In particular, the disc’s HDR became the main beneficiary, as the 4K UHD’s colors easily topped those of the Blu-ray. Sharpness also demonstrated improvements, but it was the hues that really elevated the presentation. Those alone made the 4K UHD an obvious upgrade.

No extras appear on the 4K UHD itself, but the included Blu-ray copy comes with some materials. Surfing for Easter Eggs runs three minutes, 36 seconds and reveals some of the many hidden Disney references in the movie. It’s incomplete but fun.

With The Music, we get a 10-minute, 18-second reel with notes from producer Clark Spencer, executive music producer Tom MacDougall, composer Henry Jackman, and directors Phil Johnston and Rich Moore, songwriter Alan Menken, singer Julia Michaels, musicians Imagine Dragons and actor Sarah Silverman. The program gives us basics about the movie’s score/songs and becomes a pleasant examination of the subject.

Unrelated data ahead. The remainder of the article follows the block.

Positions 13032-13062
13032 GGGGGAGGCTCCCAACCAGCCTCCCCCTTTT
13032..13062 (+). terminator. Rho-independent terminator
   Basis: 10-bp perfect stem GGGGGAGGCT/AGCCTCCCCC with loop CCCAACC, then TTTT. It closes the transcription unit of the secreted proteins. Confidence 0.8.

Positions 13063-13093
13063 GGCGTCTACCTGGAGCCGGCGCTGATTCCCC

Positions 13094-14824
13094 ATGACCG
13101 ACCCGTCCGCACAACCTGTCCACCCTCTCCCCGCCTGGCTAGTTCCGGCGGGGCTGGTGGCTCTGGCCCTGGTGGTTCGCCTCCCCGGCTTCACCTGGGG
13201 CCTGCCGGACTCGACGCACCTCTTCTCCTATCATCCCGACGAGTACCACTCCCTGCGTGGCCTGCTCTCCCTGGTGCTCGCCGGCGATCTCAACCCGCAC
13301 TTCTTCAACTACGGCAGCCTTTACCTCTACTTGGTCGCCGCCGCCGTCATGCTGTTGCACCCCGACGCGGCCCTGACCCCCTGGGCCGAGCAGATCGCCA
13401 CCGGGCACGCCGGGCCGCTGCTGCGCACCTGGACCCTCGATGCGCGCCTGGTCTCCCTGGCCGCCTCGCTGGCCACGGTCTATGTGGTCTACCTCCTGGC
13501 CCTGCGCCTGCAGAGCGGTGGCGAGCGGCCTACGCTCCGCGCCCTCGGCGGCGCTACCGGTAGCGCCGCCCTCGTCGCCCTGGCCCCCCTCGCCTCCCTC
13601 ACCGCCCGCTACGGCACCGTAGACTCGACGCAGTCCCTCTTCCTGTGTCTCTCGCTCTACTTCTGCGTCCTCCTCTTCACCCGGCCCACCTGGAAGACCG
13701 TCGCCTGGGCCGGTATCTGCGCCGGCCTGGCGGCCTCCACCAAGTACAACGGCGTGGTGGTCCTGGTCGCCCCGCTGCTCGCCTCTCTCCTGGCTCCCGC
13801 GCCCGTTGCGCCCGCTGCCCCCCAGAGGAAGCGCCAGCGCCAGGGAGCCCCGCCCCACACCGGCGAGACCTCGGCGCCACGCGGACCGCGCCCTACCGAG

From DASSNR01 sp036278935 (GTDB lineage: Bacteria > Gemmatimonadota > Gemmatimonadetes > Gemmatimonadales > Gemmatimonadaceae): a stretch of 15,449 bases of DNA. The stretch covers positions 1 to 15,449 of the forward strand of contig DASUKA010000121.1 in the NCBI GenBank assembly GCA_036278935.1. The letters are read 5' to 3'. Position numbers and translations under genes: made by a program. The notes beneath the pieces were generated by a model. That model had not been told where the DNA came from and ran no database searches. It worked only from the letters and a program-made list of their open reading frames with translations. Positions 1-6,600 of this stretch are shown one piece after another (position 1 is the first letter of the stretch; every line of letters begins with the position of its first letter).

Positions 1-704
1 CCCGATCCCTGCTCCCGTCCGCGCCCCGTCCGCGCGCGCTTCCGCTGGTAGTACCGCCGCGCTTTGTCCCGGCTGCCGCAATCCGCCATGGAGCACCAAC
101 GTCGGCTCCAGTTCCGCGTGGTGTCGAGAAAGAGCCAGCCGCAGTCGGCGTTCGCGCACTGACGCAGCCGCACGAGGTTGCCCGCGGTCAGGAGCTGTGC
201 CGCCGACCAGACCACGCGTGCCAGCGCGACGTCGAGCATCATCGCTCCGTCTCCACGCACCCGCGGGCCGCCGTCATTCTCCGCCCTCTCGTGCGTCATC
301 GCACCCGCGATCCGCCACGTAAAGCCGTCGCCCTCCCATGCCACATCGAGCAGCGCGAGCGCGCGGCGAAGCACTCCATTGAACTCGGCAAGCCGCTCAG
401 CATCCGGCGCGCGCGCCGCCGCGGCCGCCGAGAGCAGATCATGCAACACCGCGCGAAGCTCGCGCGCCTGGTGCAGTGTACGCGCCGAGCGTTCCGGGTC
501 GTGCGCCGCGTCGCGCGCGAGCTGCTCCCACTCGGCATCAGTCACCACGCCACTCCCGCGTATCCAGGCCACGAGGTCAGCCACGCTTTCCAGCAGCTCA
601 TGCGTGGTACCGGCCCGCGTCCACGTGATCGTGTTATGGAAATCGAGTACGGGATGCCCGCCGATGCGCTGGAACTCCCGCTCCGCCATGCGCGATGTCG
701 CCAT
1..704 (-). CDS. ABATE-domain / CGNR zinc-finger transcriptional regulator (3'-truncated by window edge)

BuzzzTube Cats lasts one minute, 47 seconds and depicts cat videos the animators made to populate the film’s background. The compilation seems watchable but forgettable.

The disc’s most substantial feature, How We Broke the Internet goes for 32 minutes, 57 seconds and brings notes from Johnston, Moore, Spencer, story supervisor Jason Hand, story artist Natalie Nourigat, head of story Josie Trinidad, co-writer Pamela Ribon, art director for characters Ami Thompson, production designer Cory Loftis, lighting director of cinematography Brian Leach, layout director of cinematography Nathan Warner, heads of animation Kira Lehtomaki and Renato Dos Anjos, technical supervisor Ernest Petti, visual effects supervisor Scott Kersavage, crowd supervisor Moe El-Ali, head of effects Cesar Velazquez, and head of characters and technical animation Dave Komorowksi.